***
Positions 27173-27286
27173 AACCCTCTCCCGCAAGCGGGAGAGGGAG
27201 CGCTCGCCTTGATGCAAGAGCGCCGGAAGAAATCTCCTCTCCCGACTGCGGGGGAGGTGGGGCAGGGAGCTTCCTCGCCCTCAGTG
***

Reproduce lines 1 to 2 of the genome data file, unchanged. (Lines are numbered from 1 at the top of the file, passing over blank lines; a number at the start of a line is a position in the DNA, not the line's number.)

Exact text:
Positions 27173-27286
27173 AACCCTCTCCCGCAAGCGGGAGAGGGAG